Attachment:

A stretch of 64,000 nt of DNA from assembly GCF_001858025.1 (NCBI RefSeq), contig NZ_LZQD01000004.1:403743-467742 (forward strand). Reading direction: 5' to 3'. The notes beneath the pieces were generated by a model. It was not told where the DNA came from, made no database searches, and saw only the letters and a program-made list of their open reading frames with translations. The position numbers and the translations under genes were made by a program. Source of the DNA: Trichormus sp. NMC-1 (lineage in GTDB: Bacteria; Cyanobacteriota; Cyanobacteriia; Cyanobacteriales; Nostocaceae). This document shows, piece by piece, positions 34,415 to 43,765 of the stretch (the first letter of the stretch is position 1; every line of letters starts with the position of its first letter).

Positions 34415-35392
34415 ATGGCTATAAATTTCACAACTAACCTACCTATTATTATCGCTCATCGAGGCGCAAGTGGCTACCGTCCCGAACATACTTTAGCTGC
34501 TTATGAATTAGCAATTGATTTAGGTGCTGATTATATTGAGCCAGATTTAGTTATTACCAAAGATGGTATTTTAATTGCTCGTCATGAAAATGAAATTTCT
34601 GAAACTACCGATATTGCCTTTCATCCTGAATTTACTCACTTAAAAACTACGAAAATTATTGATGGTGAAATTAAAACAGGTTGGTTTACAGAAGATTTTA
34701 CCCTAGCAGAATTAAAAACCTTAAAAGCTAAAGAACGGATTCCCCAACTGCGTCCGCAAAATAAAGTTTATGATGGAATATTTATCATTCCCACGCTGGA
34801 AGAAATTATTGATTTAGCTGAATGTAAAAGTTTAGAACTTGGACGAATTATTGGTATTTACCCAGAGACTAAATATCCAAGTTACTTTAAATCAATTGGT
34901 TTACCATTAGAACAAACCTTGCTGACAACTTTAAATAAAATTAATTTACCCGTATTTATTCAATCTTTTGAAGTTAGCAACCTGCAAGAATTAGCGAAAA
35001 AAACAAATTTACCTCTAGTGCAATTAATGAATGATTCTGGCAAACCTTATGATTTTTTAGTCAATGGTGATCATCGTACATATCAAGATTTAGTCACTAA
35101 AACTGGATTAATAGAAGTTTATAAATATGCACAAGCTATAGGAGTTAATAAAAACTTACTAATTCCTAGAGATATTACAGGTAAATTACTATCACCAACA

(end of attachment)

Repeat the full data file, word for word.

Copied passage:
A stretch of 64,000 nt of DNA from assembly GCF_001858025.1 (NCBI RefSeq), contig NZ_LZQD01000004.1:403743-467742 (forward strand). Reading direction: 5' to 3'. The notes beneath the pieces were generated by a model. It was not told where the DNA came from, made no database searches, and saw only the letters and a program-made list of their open reading frames with translations. The position numbers and the translations under genes were made by a program. Source of the DNA: Trichormus sp. NMC-1 (lineage in GTDB: Bacteria; Cyanobacteriota; Cyanobacteriia; Cyanobacteriales; Nostocaceae). This document shows, piece by piece, positions 34,415 to 43,765 of the stretch (the first letter of the stretch is position 1; every line of letters starts with the position of its first letter).

Positions 34415-35392
34415 ATGGCTATAAATTTCACAACTAACCTACCTATTATTATCGCTCATCGAGGCGCAAGTGGCTACCGTCCCGAACATACTTTAGCTGC
34501 TTATGAATTAGCAATTGATTTAGGTGCTGATTATATTGAGCCAGATTTAGTTATTACCAAAGATGGTATTTTAATTGCTCGTCATGAAAATGAAATTTCT
34601 GAAACTACCGATATTGCCTTTCATCCTGAATTTACTCACTTAAAAACTACGAAAATTATTGATGGTGAAATTAAAACAGGTTGGTTTACAGAAGATTTTA
34701 CCCTAGCAGAATTAAAAACCTTAAAAGCTAAAGAACGGATTCCCCAACTGCGTCCGCAAAATAAAGTTTATGATGGAATATTTATCATTCCCACGCTGGA
34801 AGAAATTATTGATTTAGCTGAATGTAAAAGTTTAGAACTTGGACGAATTATTGGTATTTACCCAGAGACTAAATATCCAAGTTACTTTAAATCAATTGGT
34901 TTACCATTAGAACAAACCTTGCTGACAACTTTAAATAAAATTAATTTACCCGTATTTATTCAATCTTTTGAAGTTAGCAACCTGCAAGAATTAGCGAAAA
35001 AAACAAATTTACCTCTAGTGCAATTAATGAATGATTCTGGCAAACCTTATGATTTTTTAGTCAATGGTGATCATCGTACATATCAAGATTTAGTCACTAA
35101 AACTGGATTAATAGAAGTTTATAAATATGCACAAGCTATAGGAGTTAATAAAAACTTACTAATTCCTAGAGATATTACAGGTAAATTACTATCACCAACA